Facial recognition being tested at TIA security checkpoints

Flying out of TIA may soon be a little easier for international travelers.

Airport officials announced facial recognition technology will be tested out a few of the international gates, to help improve boarding times and make the process safer.

"It feels a little bit like the matrix right now, because it's so new, but we do think that at some point this is going to become just a normal part of the flying experience," said Emily Knipps, an airport spokesperson. 

International travelers will still need to bring their passports for other security checkpoints, but they will be able to put them away after reaching their gate. The biometric software will do a face scan to confirm the passenger's identity before boarding. 

The FAA is pushing for airports nationwide to begin implementing the technology. Orlando International Airport was the first airport in the country to use the software for all international flights.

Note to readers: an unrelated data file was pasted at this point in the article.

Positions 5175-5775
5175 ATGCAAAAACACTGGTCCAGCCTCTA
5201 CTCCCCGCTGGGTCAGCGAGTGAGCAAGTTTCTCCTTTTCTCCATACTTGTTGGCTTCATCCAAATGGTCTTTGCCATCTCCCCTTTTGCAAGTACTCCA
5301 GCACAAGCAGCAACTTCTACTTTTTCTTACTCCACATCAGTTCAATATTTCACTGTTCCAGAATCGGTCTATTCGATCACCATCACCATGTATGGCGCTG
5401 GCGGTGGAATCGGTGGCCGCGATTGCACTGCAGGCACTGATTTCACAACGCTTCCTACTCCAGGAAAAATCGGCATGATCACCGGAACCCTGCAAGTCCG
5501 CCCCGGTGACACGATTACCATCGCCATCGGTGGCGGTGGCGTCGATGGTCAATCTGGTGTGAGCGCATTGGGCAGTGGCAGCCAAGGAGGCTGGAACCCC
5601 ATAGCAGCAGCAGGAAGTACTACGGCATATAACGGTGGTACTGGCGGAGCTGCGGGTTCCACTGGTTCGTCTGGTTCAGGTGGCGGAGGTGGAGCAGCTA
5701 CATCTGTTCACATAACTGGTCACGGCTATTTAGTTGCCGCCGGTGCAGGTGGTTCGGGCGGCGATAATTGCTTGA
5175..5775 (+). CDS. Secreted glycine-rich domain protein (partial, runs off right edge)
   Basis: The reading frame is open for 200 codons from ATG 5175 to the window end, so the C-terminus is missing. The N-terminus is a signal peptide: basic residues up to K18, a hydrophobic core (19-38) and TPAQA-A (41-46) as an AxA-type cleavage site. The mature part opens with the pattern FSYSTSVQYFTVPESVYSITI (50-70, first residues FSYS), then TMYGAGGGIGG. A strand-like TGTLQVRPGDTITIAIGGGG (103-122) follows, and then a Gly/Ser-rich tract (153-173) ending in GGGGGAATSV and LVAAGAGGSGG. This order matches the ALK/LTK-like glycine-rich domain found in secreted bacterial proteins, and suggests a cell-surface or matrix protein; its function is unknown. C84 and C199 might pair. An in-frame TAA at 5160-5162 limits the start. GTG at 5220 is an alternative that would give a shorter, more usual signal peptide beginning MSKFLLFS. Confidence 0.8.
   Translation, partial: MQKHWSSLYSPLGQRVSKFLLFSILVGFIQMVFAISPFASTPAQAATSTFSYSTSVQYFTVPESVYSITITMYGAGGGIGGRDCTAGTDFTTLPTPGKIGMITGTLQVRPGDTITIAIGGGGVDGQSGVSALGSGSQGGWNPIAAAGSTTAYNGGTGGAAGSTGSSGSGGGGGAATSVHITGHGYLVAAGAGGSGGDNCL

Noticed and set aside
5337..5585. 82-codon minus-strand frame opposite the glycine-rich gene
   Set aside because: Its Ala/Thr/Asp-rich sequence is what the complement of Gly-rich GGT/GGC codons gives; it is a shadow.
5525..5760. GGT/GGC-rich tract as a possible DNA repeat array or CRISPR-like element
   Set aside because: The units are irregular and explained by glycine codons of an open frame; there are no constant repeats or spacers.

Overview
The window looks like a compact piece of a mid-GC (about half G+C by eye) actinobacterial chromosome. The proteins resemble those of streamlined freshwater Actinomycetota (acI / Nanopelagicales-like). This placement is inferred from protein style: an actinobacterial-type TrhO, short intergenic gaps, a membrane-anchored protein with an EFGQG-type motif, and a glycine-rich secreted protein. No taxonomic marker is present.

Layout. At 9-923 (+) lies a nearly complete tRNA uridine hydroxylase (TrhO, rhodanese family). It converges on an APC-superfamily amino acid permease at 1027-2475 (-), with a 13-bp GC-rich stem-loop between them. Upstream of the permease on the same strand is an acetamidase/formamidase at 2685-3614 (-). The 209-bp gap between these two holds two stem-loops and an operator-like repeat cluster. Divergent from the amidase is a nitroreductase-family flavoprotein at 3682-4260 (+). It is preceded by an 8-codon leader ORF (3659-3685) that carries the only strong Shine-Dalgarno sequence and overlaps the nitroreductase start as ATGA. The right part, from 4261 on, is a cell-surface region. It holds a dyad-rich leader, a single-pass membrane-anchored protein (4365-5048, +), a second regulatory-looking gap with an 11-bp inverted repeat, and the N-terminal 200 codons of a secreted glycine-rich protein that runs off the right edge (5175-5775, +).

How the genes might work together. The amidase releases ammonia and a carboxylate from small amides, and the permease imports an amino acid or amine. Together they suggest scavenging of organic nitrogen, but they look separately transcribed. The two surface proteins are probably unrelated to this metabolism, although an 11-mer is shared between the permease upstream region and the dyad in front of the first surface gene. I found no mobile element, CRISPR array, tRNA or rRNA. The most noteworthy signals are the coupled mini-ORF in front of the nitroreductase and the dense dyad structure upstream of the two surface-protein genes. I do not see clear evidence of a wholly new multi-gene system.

"It's hard to trick facial recognition," said Knipps. "The idea behind it is that it is more secure, it is more accurate in screening people."

But privacy concerns are high among some travelers. Others say they look forward to trying it out.

"If it is safer and more convenient, I'm all for it," said Eric Fronczak.

TIA is also planning to test out so-called e-gates located at the shuttle entrance. Normally, attendants scan travelers' boarding passes and check IDs. The new automated e-gates will allow passengers to scan their boarding passes themselves. 

The pilot programs for facial recognition technology and the e-gates are expected to start this summer.